Councillors last week reluctantly approved new housing despite cross-party fears of the impact on local services already at breaking point.
With all seven GP surgeries in the east side of Midlothian currently operating with restricted patient lists, councillors on the planning committee admitted they are worried about the impact building more houses will have on surgeries.
However, they claimed that if they reject applications, then developers simply appeal to the Scottish Government.
While discussing the application for 28 homes at Dalhousie Dairy, Bonnyrigg, the latest piece in the ‘HS10’ jigsaw at Hopefield, elected members admitted their hands are tied.
Labour group leader Councillor Derek Milligan said: “I think members are stuck between a rock and a hard place. We are going to continue to be forced to build more houses.
‘‘If we say no they will appeal, but they wont be prepared to put in benefits and contributions we are asking them to put in.
‘‘Unfortunately we are faced with the decision, if we don’t put it through today it will definitely go through on appeal in my opinion, and we will lose the benefits before us today.”
Regarding this particular application, councillors thanked the developer for listening to local concerns by agreeing to construct a bridge to enable development on the wider Hs10 site and new entrance road to the site instead of gaining access from the existing homes as originally planned. Council officials were also instructed to speak to developers about a possible roundabout at the entrance road.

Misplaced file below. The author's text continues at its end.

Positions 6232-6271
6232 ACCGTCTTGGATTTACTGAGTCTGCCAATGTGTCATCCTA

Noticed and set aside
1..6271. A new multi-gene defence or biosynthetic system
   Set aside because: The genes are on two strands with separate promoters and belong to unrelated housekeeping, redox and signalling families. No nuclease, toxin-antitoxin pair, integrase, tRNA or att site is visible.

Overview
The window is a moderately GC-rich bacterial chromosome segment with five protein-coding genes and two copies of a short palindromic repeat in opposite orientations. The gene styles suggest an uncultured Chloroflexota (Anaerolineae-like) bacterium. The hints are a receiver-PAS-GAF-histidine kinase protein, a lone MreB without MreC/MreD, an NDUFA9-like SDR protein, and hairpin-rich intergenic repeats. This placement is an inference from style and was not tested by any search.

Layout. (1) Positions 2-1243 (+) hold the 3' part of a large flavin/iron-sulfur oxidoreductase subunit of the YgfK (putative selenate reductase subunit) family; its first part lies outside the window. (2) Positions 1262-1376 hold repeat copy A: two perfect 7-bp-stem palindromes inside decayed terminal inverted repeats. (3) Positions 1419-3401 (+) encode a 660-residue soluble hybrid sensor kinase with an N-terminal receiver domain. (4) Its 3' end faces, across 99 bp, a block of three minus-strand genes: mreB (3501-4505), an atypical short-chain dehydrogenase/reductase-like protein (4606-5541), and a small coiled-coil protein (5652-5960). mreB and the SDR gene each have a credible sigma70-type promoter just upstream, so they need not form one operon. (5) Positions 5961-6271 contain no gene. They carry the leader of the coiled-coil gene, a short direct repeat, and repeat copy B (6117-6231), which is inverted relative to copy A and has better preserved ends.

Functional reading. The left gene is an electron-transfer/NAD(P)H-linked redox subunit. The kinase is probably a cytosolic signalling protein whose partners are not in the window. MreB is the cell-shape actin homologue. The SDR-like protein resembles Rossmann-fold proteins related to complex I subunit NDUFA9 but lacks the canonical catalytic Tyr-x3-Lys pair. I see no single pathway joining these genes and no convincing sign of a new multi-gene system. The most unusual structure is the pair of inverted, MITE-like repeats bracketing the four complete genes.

Councillor Lisa Beattie (SNP) believes that Midlothian Council and NHS Lothian’s Midlothian Integration Joint Board (IJB) could do more on surgeries. She said: “What, if anything, is being done to mitigate this impact(on GP surgeries) and address concerns?
“If we are united in this we can go back to the IJB to raise concerns.
‘‘Are we actually selling the idea that we are the fastest growing area in Scotland, to encourage nurses and doctors into the area?
“Midlothian as an area of considerable growth should be the target of attention for other organisations to bring their weight behind this situation, to bring better provision for health care for future and current residents.”
While accepting this application, the planning committee agreed to talk to the IGB to find solutions regarding the lack of GP provision in the county, and to promote Midlothian more widely to health care professionals.